“Life with a hidden illness” — the journey of a man and his heart
Born with a heart defect, and then suffering from a heart attack aged just 13, Kieran tells us his story about what it was like living with an unpredictable heart, and how things have changed since his life-saving transplant.
**UPDATE — Kieran is now walking the coast of Britain to raise money for the British Heart Foundation. Find out how you can support him on his astonishing journey here.**
My name is Kieran and I was born as a premature non-identical twin in 1970 with a heart defect called transposition of the great arteries (TGA).
As I was a funny shade of blue I was rushed to Westminster Hospital where surgeons performed a balloon septostomy procedure which enabled some oxygenated blood to be circulated and I was soon back with my twin, burping, farting and competing for attention.
Two years later, my Dad died of a brain haemorrhage leaving my Mum, aged just 32, to bring up five children by herself. The following year, I went back to Westminster to have a Mustard procedure. All went smoothly and I left the hospital with a huge scar down my chest and a body now being supplied with plenty of Mustard… I mean, oxygenated blood.
I later asked why it was named the Mustard procedure and a bright spark of a junior doctor told me it was named after Colonel Mustard from Cluedo, and I believed him. We didn’t have Google back then!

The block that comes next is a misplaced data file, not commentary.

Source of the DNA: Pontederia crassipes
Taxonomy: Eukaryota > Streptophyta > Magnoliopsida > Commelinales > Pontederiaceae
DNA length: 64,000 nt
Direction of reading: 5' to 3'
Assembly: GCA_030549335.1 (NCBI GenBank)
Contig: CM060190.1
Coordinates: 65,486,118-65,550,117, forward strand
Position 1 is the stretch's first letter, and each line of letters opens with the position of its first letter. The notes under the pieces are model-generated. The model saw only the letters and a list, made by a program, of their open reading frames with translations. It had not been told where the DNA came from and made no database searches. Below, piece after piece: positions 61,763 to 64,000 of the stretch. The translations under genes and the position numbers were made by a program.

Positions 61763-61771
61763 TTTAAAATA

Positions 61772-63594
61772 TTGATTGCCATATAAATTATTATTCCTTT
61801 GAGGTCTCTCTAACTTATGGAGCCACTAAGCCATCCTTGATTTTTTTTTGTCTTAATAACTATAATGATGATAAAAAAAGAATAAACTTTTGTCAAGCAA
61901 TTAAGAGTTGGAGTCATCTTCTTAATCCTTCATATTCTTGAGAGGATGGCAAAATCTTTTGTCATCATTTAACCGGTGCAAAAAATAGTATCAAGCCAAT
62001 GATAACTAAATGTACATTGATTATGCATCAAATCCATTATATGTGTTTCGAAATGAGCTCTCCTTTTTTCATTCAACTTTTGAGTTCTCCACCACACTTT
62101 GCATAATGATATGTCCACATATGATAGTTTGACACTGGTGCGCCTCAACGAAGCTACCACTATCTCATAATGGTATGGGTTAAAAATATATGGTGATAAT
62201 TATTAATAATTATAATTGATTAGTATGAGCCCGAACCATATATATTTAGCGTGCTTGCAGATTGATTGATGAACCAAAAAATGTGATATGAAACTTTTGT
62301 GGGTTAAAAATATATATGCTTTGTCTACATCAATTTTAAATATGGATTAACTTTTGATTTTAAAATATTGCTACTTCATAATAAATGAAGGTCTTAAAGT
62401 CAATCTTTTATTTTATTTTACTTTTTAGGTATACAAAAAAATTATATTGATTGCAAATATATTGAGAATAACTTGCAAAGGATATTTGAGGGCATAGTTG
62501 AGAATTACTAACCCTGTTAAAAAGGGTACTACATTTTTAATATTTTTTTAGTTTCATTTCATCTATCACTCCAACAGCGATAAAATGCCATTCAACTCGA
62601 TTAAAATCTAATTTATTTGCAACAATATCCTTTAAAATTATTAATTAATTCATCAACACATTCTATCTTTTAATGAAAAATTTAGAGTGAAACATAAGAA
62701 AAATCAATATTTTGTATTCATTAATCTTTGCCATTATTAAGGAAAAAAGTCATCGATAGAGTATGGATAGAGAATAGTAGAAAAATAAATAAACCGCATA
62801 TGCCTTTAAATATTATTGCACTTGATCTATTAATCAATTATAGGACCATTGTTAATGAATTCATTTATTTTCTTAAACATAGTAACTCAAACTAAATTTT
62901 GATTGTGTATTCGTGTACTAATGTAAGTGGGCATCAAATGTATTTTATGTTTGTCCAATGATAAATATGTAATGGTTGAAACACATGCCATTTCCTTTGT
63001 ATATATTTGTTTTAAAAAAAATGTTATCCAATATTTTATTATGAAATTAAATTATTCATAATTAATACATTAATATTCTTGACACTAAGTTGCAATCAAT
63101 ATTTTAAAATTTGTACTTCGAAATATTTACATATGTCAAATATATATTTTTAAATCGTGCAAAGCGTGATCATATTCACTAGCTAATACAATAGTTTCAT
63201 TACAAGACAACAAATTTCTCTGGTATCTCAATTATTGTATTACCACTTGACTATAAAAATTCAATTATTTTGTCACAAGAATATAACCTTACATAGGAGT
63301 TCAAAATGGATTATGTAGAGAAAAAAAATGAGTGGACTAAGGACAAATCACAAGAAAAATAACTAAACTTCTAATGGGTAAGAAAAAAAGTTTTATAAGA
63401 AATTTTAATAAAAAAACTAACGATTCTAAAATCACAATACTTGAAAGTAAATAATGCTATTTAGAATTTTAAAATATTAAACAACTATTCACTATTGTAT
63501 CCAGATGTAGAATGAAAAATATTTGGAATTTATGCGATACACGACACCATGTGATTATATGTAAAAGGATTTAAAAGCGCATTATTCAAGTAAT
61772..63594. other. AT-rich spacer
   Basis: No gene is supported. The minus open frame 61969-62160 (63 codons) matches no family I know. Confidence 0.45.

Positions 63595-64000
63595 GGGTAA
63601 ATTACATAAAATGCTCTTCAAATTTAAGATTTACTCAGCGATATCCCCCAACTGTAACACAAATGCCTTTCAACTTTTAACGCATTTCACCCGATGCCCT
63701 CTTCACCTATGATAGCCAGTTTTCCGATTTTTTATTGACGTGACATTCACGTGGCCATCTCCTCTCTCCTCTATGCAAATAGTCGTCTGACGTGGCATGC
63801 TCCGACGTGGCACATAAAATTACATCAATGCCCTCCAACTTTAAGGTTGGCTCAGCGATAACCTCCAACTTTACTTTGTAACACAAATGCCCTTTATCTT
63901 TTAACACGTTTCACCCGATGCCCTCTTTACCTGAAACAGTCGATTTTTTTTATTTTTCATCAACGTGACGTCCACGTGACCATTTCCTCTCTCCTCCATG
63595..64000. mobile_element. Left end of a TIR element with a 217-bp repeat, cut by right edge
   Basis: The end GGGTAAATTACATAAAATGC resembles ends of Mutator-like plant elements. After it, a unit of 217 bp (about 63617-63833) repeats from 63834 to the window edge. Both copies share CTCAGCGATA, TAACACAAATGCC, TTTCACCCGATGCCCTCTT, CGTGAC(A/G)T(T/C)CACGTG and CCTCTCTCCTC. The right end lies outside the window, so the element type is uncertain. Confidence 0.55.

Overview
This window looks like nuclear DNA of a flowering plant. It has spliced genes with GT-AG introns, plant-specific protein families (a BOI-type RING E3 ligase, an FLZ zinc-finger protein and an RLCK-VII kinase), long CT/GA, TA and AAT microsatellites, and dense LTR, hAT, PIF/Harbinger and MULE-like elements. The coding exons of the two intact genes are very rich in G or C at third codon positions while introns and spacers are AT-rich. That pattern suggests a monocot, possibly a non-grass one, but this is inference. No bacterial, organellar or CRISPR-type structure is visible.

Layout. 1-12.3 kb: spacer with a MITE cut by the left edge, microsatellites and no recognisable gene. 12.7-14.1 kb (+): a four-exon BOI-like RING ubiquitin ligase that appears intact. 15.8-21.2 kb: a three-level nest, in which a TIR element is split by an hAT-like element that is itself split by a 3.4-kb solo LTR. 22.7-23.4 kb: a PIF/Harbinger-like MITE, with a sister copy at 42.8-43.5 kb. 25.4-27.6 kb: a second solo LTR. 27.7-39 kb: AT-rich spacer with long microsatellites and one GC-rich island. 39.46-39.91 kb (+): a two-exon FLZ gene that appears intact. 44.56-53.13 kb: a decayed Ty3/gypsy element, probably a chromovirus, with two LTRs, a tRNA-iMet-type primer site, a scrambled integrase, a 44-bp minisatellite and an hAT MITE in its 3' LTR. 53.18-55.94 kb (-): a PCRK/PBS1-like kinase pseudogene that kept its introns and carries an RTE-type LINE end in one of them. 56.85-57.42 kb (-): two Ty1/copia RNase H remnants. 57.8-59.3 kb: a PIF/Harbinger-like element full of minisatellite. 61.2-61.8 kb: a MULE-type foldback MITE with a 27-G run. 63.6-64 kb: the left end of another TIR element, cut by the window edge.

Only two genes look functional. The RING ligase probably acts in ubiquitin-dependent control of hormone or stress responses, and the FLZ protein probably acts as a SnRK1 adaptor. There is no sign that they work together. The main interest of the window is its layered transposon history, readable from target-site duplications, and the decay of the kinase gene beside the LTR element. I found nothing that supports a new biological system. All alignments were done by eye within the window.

I went to school and had a relatively normal childhood apart from being breathless on exercise and not understanding why I wasn’t allowed to do P.E. at school when I was allowed to race around all summer long with my twin brother, playing football and cricket. I discovered my heart’s limitations that way.
Luckily for me, when I had to stop, my brother stopped with me.
My hospital check-ups were fine and the only real scare in my first 12 years came at the age of seven when I contracted endocarditis in 1977. I was in hospital for six weeks over the Christmas period. Everyone was worried at the time but I only have happy memories of this as I had a brand new long word to pronounce and I got a lot more Christmas presents than previous years. Missing my siblings and my Evel Knievel toy were the only downsides to me.
Thankfully for me I had a loving family and plenty of friends both in school and out of school. I was a massive show off as you can see….
This is the Mr Muscles competition at a holiday camp. To entertain the crowd, I chose to pretend the weights were extremely heavy. I groaned and heaved whilst all the other boys picked the bar up with their little fingers. I finished last… serves me right for showing off.
This aching to be the centre of attention continued into early teenage years.
I also fell in love. Not with a girl, or a boy, or a pop star, but with a ZX Spectrum computer.
Here I am in September 1984, aged 13, teaching myself how to write games on it. This is a very special picture for me because it marks the end of a chapter.
A month later on an ordinary day after school, I had a heart attack.
I was about to start an English essay when I had an awful pain in my arm and felt unwell. . I went downstairs to tell mum but by then it had worsened and I also had a tight chest. Thankfully my mum was a nurse and she knew to call an ambulance.